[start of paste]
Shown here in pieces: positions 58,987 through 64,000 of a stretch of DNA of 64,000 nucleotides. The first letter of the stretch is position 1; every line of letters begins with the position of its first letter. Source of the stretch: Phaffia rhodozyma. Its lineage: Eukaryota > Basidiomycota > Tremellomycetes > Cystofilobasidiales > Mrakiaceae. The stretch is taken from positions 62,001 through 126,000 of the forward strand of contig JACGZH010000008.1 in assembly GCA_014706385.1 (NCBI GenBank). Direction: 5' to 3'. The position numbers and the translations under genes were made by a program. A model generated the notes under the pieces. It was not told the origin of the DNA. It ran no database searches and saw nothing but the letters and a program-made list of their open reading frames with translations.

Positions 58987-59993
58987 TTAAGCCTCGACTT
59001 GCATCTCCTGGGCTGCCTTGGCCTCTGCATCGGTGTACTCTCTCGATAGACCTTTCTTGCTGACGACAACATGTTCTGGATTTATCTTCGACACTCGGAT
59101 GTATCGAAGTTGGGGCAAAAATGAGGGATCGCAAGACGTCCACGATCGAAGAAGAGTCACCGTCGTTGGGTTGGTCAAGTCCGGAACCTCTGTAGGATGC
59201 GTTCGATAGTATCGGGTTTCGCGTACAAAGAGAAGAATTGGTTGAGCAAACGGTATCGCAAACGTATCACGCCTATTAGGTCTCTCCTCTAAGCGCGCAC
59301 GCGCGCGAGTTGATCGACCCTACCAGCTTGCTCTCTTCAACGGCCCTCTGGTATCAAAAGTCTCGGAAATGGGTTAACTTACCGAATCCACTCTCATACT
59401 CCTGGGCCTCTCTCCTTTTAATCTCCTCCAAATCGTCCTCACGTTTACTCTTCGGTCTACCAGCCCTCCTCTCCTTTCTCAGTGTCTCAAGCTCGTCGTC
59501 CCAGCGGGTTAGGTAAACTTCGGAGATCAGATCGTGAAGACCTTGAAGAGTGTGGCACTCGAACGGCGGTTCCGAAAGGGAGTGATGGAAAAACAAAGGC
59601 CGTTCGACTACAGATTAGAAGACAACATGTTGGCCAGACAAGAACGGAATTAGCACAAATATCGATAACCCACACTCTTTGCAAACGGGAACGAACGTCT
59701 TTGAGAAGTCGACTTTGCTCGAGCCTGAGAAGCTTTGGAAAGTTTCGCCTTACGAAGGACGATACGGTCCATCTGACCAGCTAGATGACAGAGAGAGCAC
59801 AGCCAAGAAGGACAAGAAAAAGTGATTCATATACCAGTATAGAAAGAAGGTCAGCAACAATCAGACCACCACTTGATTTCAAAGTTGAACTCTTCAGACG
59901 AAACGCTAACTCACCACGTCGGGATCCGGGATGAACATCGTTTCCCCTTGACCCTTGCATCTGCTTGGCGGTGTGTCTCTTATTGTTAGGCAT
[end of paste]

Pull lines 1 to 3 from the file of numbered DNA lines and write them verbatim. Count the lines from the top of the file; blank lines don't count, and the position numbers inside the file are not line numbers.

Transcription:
Shown here in pieces: positions 58,987 through 64,000 of a stretch of DNA of 64,000 nucleotides. The first letter of the stretch is position 1; every line of letters begins with the position of its first letter. Source of the stretch: Phaffia rhodozyma. Its lineage: Eukaryota > Basidiomycota > Tremellomycetes > Cystofilobasidiales > Mrakiaceae. The stretch is taken from positions 62,001 through 126,000 of the forward strand of contig JACGZH010000008.1 in assembly GCA_014706385.1 (NCBI GenBank). Direction: 5' to 3'. The position numbers and the translations under genes were made by a program. A model generated the notes under the pieces. It was not told the origin of the DNA. It ran no database searches and saw nothing but the letters and a program-made list of their open reading frames with translations.

Positions 58987-59993
58987 TTAAGCCTCGACTT